For Chapter 6 I tried to pull back the reins a little bit and take stock of where we were and maybe set up where we are going. Trying to match up with everything that came before was tough but I did my best. I can't say too much about my motivations as that would be a violation of the book club rules. Enjoy.
Chapter 6: Operation Umbrella, or All Is Not Lost
It’s stopped raining
My phones display reads 91, my finger poised over that final digit.
What would I tell them? This story is so insane. “So I was walking around casually minding my own business, when this mysterious woman told me to get into her car at gunpoint, then she told me to get out and we were at the park where my fiancée Adeline was murdered, so that was eerie, but this time there were no pigeons around, well I mean there were pigeons at my store a few days ago, and I guess that’s an odd coincidence and I might be interested in reading something into it, but it’s not really all that relevant to now, when she was about to shoot me, but then she hesitated for some reason and got shot by this other guy with a gun and then he told me to tase her, and so I picked up the taser – oh yeah there was a taser – and then I tased her and then the other guy put her in the back of his car and drove off.”
Just listening to this rambling mess, even I think I may just be going crazy.
Outside the Mercury Zephyr the rain is weakly protesting the day’s events. Misting. The worst kind of rain.
In the back seat of the unidentified man’s car Rain, blindfolded, gagged, and bound, has regained consciousness, but has yet to move. This isn’t the first time she’s been captured. She knows it won’t be the last. Her thoughts are on the man, Jerry Marston. He’s the first person she’s ever failed to kill. She knows she should feel something – anger, frustration, disappointment, anything really – but she’s numb. She wonders if that’s an effect of the taser.
The man picks up his phone. Dials.
Operation Umbrella is proceeding as planned sir. You’ll have her in less than a week.
I could deliver faster, but I don’t want to. I get my time. That was the deal.
Don’t worry. I have no intention of hurting her.
Her thoughts go to Driftwood as she formulates her escape plan.
I look away from the phone for a minute. A cat is sitting in my lap. Driftwood, is stitched into his emerald green collar. His presence is calming.
“How do you factor into this little buddy?”
He doesn’t answer. It’s odd to admit that I was kind of expecting him to. After everything that’s happened these past few days, why shouldn’t cats talk?
Am I actually going crazy?
I look around the park, trying to get my bearings. The sun is back out, and excluding my own disheveled appearance the park accurately reflects South Haverbrook opulence. The shed, once dilapidated was restored within a week of Adeline’s murder. Another example of the world moving on without me. Ignoring me.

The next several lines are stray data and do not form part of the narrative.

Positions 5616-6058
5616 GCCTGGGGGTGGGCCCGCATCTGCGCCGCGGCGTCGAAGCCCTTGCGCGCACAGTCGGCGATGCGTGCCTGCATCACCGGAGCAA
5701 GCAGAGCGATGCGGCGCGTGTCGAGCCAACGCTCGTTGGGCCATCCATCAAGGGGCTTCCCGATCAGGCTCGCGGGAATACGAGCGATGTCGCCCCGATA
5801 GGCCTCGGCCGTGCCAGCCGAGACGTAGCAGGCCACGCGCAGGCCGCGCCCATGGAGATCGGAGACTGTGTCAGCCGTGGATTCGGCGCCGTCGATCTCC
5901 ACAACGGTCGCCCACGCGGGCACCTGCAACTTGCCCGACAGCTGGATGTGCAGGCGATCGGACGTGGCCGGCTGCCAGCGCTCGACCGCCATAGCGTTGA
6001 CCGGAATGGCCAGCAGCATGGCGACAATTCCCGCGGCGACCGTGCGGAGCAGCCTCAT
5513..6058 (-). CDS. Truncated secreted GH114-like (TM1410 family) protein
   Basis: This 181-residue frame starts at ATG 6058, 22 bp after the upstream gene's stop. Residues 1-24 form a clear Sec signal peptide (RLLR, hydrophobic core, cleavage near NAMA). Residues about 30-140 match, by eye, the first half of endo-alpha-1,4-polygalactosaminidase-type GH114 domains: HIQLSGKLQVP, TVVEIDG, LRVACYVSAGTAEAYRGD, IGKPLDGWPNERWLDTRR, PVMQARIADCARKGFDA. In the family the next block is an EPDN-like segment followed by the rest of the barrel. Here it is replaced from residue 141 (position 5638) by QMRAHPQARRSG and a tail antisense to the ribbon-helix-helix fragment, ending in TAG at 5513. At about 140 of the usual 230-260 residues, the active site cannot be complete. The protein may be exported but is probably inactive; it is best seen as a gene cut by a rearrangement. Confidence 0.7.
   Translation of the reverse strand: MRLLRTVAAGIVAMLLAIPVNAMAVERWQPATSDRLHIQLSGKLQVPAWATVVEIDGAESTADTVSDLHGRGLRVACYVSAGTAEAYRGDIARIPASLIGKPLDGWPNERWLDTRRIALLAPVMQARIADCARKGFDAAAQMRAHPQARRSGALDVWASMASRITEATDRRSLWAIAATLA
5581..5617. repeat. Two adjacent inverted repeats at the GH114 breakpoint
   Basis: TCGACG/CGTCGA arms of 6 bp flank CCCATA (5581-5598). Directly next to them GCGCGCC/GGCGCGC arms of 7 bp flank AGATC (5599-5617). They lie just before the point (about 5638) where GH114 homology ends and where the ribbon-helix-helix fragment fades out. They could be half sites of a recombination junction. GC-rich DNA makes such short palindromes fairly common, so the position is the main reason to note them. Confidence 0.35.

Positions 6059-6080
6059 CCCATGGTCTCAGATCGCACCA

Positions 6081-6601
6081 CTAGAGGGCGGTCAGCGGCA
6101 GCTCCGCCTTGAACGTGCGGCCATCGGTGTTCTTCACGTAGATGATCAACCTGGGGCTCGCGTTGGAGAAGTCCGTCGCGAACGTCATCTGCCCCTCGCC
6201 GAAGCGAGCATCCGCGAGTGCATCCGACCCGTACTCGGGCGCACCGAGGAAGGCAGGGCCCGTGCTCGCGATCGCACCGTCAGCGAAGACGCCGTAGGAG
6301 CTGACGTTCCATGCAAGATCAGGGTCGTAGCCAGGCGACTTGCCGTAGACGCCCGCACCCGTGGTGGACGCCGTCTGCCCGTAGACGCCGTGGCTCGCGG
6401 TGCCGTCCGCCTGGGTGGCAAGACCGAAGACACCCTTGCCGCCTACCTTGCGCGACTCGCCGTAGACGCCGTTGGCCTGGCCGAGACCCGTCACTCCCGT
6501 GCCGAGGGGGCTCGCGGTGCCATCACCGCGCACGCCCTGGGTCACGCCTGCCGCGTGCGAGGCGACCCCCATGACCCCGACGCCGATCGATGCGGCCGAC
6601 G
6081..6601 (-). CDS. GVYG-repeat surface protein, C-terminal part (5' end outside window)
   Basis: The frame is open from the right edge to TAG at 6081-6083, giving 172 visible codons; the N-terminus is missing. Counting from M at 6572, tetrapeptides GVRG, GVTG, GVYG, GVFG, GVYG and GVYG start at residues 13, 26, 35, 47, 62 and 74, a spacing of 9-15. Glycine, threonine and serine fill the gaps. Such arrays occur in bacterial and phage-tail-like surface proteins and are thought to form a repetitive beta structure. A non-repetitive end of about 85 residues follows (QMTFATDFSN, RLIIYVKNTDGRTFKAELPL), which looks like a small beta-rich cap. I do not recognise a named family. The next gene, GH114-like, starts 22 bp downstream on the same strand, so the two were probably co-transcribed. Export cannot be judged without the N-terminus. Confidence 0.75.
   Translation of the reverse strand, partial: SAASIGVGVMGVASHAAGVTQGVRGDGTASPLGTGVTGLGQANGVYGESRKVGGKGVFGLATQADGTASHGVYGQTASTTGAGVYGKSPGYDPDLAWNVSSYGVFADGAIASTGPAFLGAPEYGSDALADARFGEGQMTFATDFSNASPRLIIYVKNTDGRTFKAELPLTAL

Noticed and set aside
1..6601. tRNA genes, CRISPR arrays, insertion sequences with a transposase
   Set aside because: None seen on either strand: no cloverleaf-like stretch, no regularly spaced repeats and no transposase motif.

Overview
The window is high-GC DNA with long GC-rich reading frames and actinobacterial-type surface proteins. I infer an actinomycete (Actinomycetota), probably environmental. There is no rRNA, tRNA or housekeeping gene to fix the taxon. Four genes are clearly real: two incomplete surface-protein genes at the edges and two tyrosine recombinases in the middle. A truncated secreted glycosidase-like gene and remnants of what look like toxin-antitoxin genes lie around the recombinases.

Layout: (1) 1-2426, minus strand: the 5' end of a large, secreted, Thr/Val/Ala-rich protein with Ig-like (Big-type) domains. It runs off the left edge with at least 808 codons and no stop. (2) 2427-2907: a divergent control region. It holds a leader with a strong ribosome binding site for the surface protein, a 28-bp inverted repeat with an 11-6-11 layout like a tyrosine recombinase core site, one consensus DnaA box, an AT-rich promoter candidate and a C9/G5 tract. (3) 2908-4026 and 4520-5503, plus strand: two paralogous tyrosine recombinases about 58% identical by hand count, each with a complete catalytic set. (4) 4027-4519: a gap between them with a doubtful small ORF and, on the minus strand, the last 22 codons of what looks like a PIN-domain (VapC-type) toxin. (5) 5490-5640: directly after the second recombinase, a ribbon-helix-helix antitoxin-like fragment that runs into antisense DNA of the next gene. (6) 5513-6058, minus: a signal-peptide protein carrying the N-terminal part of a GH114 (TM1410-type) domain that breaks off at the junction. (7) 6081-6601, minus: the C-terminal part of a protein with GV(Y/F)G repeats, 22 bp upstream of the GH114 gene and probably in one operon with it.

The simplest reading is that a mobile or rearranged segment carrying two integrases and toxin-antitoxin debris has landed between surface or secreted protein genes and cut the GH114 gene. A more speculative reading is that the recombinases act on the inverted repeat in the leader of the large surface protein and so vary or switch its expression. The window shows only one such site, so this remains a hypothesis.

My phone’s backlight has gone off and through the glare I can barely make out the two digits I’ve entered. Calling the police is the right thing to do, even if they’ll never find my abductor, or my savior.
I push the 1.
Moments after hatching the escape plan Rain’s hands are already free of their constrictions. She keeps them behind her back to prevent the unidentified man from noticing.
She envisions the break out in her mind. She’ll wait for a bump in the road when he won’t be attuned to slight movements of her body. Then, she will wrap the rope that had been used to tie her hands around his neck. She thought there was something poetic about that – as the hunted become the hunter, the bounds would become the weapon. She would grab both ends of the rope with her left hand and with her right she would constrict both of his arms.
Her mind shifts gears. She dwells on Jerry once more. And the poem. The poem that had been lodged in her brain, the poem that seemed so important to her, the poem that he choose to say a part of before he died. She realizes that as soon as she gets out of this situation she needs to get back to Jerry Marston.
The car starts slowing, then stops. The unidentified man gets out of the driver’s seat. Rain can hear his footsteps crunching the loose gravel of the shoulder as he walks to the trunk. The trunk opens, something is lifted out, and then it is closed. The door at her feet is opened.
I know you untied my knots. Show me your hands slowly. Good. Now remove your blindfold.
The man is pointing a gun – her gun – at her.
I’m holding the phone to my ear, but I don’t hear anything. I look at the display, 9-1-1. Right, I always forget that you need to push send. I waver once more.
What are the police going to do? There are no witnesses. More importantly, there is no crime. I stare at the screen.
The phone is ringing. Driftwood looks at it and then at me. I answer it.
A faint scratching and flapping noise.
“Seriously? This again? What are there pigeons in my apartment now?”
“No Mr. Marston. There are no pigeons in your apartment. The pigeons were a warning. I suggest you heed it.”
“Are you serious right now? The pigeons were a warning? Why didn’t you just call me and say hey, Jerry the crazy bitch that killed Adeline is coming to kill you? That would have been a much more effective warning asshole”
“She didn’t kill Adeline, and that’s not what the warning was. I can’t explain it all to you now, but things are in motion and you are a part of it. The pigeons were a heads up.”
“Oh great! Things are in motion! That’s an eye opening revelation. What the fuck does that even mean? What is this, Lost?”
“I assure you this is no TV show. You are not in purgatory, or hell or the afterlife. You have not been transported in time or place. You are in South Haverbrook CT, and things are in motion. What those things are, Jerry, is up to you.”
The phone clicks dead. I look at Driftwood. “So. Where do we go from here?”